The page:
Analysis of Candida auris fungemia at a single facility in Kenya

Rodney Adam, Aga Khan University
Gunturu Revathi, Aga Khan University
Nancy Okinda, Aga Khan University
Melanie Fontaine, Aga Khan University
Jasmit Shah, Aga Khan University
Elizabeth Kagotho, Aga Khan University
Mariana Castanheira, North Liberty, USA
Michael A. Pfaller, North Liberty, USA
Daniel Maina


Objectives: Candida auris emerged as a human pathogen in 2009 and has subsequently been identified around the world as a cause of invasive candidiasis. We did an analysis from a single institution in order to analyze risk factors and outcomes for C. auris candidemia.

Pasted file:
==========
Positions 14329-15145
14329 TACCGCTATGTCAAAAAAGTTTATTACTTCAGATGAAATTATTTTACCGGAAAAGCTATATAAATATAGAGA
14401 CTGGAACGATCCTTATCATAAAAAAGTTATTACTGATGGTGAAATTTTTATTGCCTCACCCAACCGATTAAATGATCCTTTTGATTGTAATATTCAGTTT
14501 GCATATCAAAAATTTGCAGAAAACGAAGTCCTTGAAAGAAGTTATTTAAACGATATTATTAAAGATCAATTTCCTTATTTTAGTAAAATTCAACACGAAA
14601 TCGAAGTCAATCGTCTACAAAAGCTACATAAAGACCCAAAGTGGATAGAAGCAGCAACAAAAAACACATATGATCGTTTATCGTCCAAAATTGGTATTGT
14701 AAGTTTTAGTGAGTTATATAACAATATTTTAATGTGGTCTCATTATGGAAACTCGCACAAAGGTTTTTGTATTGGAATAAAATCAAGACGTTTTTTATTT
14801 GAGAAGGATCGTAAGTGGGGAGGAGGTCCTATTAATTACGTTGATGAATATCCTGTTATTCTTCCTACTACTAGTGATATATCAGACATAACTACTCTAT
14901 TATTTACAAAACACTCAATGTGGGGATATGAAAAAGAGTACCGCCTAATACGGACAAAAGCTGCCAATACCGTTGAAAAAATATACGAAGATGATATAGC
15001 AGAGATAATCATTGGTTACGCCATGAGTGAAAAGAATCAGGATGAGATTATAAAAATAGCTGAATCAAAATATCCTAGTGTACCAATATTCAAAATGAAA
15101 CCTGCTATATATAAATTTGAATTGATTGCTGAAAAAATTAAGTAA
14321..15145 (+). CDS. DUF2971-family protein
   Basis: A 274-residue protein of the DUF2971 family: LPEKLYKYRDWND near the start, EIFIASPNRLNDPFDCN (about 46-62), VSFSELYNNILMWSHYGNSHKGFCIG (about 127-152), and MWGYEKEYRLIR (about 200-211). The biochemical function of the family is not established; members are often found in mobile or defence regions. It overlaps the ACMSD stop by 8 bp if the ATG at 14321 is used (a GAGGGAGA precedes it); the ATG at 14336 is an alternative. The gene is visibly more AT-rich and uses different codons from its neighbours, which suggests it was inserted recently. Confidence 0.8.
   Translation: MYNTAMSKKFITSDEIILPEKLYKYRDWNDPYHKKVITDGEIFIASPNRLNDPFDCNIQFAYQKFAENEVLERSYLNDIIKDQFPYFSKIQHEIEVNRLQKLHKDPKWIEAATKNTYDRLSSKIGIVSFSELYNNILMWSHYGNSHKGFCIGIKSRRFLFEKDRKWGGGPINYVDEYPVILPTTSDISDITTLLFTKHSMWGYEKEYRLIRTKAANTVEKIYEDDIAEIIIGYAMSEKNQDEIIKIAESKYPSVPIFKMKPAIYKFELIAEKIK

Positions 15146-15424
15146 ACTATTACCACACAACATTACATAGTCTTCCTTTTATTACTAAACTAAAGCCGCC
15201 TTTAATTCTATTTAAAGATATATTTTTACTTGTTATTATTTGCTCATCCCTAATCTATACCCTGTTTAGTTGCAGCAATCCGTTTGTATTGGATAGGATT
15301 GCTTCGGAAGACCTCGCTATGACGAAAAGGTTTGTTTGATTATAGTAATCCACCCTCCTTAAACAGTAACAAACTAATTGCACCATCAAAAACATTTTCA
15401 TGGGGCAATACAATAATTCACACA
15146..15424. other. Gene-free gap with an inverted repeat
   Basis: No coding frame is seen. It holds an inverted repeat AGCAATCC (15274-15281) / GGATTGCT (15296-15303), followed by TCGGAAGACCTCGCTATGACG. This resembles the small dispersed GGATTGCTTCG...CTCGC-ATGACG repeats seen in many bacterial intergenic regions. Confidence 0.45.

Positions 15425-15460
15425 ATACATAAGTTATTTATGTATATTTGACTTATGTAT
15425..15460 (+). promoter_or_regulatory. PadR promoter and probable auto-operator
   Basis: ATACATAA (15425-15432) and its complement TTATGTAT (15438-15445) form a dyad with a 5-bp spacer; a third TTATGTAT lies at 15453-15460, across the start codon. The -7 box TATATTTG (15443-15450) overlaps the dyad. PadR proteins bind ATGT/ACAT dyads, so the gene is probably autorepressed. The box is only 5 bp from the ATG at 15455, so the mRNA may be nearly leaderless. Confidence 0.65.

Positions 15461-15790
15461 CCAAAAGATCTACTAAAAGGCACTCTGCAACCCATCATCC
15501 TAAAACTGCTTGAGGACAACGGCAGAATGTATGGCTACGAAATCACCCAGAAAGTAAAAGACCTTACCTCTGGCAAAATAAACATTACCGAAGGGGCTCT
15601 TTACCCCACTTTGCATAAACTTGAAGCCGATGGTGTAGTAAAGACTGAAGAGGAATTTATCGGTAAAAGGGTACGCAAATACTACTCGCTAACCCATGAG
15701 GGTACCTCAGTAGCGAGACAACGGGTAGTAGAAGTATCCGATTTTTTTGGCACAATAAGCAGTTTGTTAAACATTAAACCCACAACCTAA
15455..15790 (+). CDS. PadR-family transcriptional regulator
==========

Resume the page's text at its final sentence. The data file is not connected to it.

Methods: Patients with candidemia were identified by the electronic medical record and reviewed for risk factors and outcome. Candida isolates were identified by Vitek2 as Candida haemulonii, but species determinations for 21 of the isolates using published molecular and proteomic methods identified all as C. auris.

Findings: From September 2010 to December 2016, C. auris accounted for 38% of 201 patients with candidemia, while C. albicans contributed 25%. C. auris patients had been hospitalized longer (mean 32 days vs. 13 days; p < 0.001), were more likely to have central lines preceding candidemia than C. albicans patients (84% vs. 54%; p = < 0.001) and had more commonly been treated with carbapenems (83% vs 61% for C. albicans [p = 0.01]). The crude mortality was 29%, compared to 36% for C. albicans. Conclusions: These findings suggest an opportunistic pathogen that may be less virulent, but difficult to eradicate and that control efforts should focus on antimicrobial usage.